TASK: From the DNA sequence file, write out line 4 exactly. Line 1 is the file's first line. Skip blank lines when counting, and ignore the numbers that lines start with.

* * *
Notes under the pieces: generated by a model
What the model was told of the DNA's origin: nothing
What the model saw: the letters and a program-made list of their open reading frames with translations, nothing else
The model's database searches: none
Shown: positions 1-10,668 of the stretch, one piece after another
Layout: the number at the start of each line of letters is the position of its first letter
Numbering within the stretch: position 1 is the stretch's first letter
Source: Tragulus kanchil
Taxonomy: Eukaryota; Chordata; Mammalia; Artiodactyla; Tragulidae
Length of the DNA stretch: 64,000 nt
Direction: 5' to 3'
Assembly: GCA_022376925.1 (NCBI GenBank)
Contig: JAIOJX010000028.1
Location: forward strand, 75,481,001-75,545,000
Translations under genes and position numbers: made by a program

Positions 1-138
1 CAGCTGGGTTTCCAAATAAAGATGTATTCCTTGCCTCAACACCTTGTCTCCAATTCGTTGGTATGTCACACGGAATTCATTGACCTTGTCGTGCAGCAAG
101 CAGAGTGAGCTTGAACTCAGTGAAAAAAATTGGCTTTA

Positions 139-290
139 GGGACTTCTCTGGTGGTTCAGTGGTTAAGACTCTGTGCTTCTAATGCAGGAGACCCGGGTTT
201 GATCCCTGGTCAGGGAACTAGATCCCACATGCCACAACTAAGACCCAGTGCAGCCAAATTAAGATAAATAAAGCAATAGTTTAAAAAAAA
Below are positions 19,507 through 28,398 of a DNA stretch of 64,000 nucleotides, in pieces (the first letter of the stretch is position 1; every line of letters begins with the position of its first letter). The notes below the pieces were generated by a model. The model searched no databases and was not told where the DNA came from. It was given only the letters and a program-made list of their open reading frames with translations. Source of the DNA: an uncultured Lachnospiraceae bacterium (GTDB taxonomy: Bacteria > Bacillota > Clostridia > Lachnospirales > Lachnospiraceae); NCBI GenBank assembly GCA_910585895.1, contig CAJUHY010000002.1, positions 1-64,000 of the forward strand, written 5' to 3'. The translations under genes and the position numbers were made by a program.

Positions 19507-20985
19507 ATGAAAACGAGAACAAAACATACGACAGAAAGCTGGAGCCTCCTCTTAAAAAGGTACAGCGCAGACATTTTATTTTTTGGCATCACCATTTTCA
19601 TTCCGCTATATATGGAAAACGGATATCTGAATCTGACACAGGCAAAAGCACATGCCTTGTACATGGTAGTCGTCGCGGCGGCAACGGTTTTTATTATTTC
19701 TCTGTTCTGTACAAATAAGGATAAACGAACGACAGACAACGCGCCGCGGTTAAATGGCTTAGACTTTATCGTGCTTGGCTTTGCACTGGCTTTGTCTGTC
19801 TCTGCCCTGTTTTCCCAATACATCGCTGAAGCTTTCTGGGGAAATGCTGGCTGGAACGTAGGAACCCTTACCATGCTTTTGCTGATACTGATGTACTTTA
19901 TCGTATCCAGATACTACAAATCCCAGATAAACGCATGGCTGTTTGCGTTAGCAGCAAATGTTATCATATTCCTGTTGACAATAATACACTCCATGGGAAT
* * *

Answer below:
The model's database searches: none